As noted, there are numerous factual questions concerning whether the police had the requisite probable cause to arrest plaintiff and initiate criminal proceedings. The omissions in the police paperwork and the various versions of events raise questions as to the credibility of the police account of what transpired. Additionally, the presumption of probable cause attaching upon an accused's arraignment or indictment may be overcome by evidence that the police witnesses have not made a complete and full statement of facts either to the Grand Jury or to the District Attorney, that they have misrepresented or falsified evidence, that they have withheld evidence or [that they have] otherwise acted in bad faith (Maxwell v City of New York, 156 AD2d 28, 34 [1st Dept 1990] [internal quotation marks omitted]). Since the police paperwork admittedly omitted mention of Detective Moreno's observations, there is a question as to whether Shea's testimony before the grand jury was a full and complete statement of the facts.
The Court here holds that "[t]he parties' differing versions of the events leading to plaintiff's arrest raise a triable issue of fact whether the officers had probable cause to believe that plaintiff was in possession of a gun, precluding summary dismissal of the false arrest and false imprisonment claims." (citing Musto v Arakel, 184 AD2d 243, 243 (1st Dept 1992)). This is yet another case of police overbearing, drawing the conclusion as to the Plaintiff's involvement of wrongdoing with little more than speculation.
There was a significant dissent from Judge Andrias who thought that summary judgment should be granted as to the malicious prosecution, false arrest and imprisonment, assault, battery, and violation of 42 USC Section 1983. Notably, the dissent points out that the Grand Jury indictment is a presumption of probable cause. The dissent felt that the Plaintiff did not properly rebut that presumption of probable cause:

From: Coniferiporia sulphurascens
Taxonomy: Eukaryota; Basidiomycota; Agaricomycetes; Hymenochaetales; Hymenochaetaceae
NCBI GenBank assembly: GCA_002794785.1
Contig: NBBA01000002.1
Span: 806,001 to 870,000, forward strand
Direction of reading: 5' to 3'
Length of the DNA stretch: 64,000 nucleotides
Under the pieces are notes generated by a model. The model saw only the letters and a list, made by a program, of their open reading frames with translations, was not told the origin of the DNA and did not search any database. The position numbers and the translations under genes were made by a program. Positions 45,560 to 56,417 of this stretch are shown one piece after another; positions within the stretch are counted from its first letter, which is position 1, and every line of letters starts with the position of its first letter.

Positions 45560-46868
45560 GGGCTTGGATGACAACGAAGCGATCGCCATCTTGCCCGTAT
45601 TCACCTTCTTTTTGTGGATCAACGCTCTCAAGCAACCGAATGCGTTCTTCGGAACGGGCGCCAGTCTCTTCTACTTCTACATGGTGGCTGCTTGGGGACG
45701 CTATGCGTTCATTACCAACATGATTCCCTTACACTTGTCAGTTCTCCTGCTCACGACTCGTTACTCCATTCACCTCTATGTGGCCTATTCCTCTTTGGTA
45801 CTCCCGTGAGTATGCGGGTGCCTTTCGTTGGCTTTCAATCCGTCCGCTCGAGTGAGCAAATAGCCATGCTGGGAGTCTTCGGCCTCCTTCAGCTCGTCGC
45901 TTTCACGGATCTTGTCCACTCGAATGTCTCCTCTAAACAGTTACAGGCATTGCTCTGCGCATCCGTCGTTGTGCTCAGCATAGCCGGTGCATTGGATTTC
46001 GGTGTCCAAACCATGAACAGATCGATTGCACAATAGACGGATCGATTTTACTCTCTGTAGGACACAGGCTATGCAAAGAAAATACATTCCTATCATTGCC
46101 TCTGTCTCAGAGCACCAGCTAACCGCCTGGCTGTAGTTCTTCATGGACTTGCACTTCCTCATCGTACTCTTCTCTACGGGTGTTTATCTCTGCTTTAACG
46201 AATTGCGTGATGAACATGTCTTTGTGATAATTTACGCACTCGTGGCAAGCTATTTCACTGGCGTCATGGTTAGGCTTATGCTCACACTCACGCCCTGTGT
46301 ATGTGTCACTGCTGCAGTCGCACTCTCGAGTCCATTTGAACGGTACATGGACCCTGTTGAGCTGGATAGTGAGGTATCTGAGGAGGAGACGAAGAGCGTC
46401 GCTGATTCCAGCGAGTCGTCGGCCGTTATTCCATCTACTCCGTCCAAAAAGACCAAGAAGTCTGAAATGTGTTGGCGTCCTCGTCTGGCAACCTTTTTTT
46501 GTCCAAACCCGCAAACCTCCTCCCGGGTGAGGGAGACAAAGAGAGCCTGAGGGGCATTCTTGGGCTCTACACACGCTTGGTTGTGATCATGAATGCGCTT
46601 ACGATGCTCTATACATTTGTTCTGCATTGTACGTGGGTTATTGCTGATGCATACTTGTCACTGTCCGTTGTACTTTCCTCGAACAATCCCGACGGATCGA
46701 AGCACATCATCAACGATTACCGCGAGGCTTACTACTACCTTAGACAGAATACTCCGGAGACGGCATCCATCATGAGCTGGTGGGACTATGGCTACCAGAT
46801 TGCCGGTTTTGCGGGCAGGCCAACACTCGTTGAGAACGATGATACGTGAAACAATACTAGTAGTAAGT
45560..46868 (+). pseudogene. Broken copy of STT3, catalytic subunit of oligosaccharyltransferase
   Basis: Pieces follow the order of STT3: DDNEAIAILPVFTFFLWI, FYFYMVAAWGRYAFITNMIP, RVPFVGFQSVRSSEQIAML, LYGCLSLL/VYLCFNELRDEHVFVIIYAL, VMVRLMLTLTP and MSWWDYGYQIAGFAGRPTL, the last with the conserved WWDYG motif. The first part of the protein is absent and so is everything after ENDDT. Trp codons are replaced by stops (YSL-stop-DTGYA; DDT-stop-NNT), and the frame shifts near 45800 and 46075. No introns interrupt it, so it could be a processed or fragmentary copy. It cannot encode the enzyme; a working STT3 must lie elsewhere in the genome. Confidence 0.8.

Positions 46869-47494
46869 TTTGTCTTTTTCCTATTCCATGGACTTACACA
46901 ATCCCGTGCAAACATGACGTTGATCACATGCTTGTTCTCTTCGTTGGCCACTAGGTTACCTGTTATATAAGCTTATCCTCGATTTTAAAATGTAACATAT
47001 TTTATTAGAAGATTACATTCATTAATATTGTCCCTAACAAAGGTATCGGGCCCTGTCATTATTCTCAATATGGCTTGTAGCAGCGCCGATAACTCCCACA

To rebut the presumption, it was incumbent on plaintiff to tender evidence establishing that the indictment was produced by fraud, perjury, the suppression of evidence or other police conduct undertaken in bad faith (Colon v City of New York, 60 NY2d at 82-83 [presumption may be overcome only by evidence establishing that the police witnesses have not made a complete and full statement of (the) facts either to the Grand Jury or to the District Attorney, that they have misrepresented or falsified evidence, that they have withheld evidence or (that they have) otherwise acted in bad faith]; see also Lawson v City of New York, 83 AD3d 609, 610 [1st Dept 2011], lv dismissed 19 NY3d 952  [(t)he dismissal of the indictment upon the People's motion, based on the conclusion that the evidence against plaintiff was too weak to establish guilt beyond a reasonable doubt in light of her son's confession that he solely possessed and intended to sell the narcotics recovered by police, does not negate the finding of probable cause]). Pp. 5.
The dissent would have dismissed the case. The testimony coupled with the DNA stipulation was enough to provide probable cause Because there was probable cause, the claim of a violation of 42 USC § 1983 as against the individual officers should also be dismissed (see Narvaez v City of New York, 83 AD3d 516, 517 [1st Dept 2011]; Manganiello v City of New York, 612 F3d 149, 160-162 [2d Cir 2010]). In addition, because the arrest of plaintiff was lawful, the individual officers did not commit an assault or battery when they touched plaintiff during that arrest (compare Johnson v Suffolk County Police Dept., 245 AD2d 340, 341 [2d Dept 1997]), and therefore those claims should be dismissed as well. Pp. 5-6.
The case is Mendez v City of New York, 2016 NY Slip Op 01586 (1st Dep't March 8, 2016)